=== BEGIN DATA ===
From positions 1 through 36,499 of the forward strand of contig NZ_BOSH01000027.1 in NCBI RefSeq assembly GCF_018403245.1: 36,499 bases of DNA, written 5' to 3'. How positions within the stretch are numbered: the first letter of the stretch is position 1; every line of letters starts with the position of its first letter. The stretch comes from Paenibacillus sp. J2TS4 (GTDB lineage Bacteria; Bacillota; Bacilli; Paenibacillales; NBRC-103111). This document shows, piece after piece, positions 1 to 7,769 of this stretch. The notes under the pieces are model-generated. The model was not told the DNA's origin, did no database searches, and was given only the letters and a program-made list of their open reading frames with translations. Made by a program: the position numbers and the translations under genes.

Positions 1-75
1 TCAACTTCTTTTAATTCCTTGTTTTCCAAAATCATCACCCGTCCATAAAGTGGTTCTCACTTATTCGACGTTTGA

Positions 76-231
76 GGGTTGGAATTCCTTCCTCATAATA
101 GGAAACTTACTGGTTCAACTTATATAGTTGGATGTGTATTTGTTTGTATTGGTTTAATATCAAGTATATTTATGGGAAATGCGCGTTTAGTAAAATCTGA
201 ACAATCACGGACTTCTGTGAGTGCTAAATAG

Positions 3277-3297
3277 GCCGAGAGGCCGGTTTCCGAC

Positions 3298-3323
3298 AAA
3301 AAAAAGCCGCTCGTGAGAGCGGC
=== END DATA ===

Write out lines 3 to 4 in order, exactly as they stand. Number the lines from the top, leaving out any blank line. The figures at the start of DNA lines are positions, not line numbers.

1 TCAACTTCTTTTAATTCCTTGTTTTCCAAAATCATCACCCGTCCATAAAGTGGTTCTCACTTATTCGACGTTTGA

Positions 76-231